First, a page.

In most states, judges can set a sum of money that defendants must put up in exchange for their release from jail before trial. Poor people remain in jail for weeks or months before any determination of guilt. The California Money Bail Reform Act will upend this system by prohibiting judges from setting monetary payments. However there is the fear the law will give judges too much discretion to simply refuse to release defendants, including those who might not constitute a flight risk or a danger to public safety.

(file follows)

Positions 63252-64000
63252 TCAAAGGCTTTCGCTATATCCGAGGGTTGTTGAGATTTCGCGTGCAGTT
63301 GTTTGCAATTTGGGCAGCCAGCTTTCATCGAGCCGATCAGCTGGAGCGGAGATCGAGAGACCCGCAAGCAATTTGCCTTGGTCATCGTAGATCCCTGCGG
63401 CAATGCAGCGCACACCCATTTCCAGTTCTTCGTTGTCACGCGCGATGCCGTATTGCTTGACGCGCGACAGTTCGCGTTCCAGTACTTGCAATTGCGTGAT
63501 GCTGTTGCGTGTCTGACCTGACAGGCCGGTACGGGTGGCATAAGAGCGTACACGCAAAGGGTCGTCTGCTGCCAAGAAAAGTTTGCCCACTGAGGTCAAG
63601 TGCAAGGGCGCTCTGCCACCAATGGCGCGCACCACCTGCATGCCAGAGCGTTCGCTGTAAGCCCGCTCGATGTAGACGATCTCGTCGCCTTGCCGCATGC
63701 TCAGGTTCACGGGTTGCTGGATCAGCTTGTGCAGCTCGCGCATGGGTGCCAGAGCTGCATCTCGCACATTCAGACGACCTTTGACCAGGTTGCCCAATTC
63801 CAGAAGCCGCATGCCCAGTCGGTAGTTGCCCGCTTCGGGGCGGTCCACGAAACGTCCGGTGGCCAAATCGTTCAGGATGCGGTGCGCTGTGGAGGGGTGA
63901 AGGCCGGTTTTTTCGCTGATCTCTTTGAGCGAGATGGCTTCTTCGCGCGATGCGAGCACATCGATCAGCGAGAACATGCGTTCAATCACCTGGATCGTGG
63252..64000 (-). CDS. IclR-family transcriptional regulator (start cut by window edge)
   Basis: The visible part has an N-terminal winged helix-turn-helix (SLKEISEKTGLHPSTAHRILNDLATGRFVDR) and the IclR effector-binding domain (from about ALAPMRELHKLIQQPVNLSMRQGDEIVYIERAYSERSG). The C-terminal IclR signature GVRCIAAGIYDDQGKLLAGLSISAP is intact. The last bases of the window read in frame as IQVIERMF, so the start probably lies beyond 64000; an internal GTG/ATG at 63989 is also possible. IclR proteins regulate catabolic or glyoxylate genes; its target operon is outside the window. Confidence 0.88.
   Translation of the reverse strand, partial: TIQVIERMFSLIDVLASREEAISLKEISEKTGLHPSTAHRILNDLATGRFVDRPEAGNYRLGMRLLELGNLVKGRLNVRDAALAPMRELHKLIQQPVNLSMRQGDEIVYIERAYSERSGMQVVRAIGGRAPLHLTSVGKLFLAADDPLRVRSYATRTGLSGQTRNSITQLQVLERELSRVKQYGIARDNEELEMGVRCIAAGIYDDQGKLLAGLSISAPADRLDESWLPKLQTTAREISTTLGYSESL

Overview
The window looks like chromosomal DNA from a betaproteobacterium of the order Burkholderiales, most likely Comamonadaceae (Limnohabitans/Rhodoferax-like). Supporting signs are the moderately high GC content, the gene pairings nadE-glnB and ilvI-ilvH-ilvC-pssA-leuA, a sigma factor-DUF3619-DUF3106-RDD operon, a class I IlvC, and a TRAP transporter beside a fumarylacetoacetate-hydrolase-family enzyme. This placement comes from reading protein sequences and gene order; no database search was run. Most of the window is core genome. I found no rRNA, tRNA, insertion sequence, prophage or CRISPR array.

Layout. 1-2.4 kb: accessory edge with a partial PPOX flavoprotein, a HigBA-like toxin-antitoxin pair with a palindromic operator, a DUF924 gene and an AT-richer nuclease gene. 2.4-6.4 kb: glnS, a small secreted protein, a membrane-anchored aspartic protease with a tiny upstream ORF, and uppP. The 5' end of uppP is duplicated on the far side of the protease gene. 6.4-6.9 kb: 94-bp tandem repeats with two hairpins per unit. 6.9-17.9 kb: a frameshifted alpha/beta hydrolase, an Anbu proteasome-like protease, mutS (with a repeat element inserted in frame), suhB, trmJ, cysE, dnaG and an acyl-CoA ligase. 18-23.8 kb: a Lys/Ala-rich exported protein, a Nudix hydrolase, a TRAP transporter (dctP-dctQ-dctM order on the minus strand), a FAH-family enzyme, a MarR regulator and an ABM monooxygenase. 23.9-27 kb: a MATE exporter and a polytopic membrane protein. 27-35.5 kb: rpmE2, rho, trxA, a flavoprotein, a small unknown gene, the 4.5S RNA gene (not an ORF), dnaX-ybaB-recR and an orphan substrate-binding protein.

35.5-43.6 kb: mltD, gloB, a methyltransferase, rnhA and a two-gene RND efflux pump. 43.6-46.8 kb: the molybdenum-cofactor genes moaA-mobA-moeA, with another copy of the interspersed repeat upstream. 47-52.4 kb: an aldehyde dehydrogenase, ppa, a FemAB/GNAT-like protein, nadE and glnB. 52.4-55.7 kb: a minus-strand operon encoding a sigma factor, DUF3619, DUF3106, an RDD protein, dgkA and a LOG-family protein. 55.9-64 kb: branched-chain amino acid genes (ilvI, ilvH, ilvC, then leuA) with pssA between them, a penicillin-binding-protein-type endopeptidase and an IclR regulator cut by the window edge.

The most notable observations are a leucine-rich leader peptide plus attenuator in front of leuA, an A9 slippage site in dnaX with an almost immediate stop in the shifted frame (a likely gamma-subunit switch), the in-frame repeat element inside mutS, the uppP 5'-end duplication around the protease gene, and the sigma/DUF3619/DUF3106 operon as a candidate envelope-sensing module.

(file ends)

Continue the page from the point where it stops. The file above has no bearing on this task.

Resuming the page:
Critics worry that too many medium-risk defendants will be left behind bars and that those who remain in jail will disproportionately end up being people of color. Our path to a more just criminal justice system is not complete, but today it made a transformational shift away from valuing private wealth and toward protecting public safety,” said state Sen. Robert Hertzberg (D), the bill’s sponsor, in a statement. Gov. Jerry Brown on Tuesday signed the new law. The change will take effect in October 2019. “Today, California reforms its bail system so that rich and poor alike are treated fairly,” Brown said in a statement.